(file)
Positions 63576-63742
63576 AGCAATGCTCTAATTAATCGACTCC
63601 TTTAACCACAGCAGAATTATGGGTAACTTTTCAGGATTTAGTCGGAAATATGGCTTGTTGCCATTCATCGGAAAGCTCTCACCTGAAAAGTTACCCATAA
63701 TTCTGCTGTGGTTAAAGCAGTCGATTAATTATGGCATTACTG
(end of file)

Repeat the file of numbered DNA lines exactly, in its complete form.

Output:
Positions 63576-63742
63576 AGCAATGCTCTAATTAATCGACTCC
63601 TTTAACCACAGCAGAATTATGGGTAACTTTTCAGGATTTAGTCGGAAATATGGCTTGTTGCCATTCATCGGAAAGCTCTCACCTGAAAAGTTACCCATAA
63701 TTCTGCTGTGGTTAAAGCAGTCGATTAATTATGGCATTACTG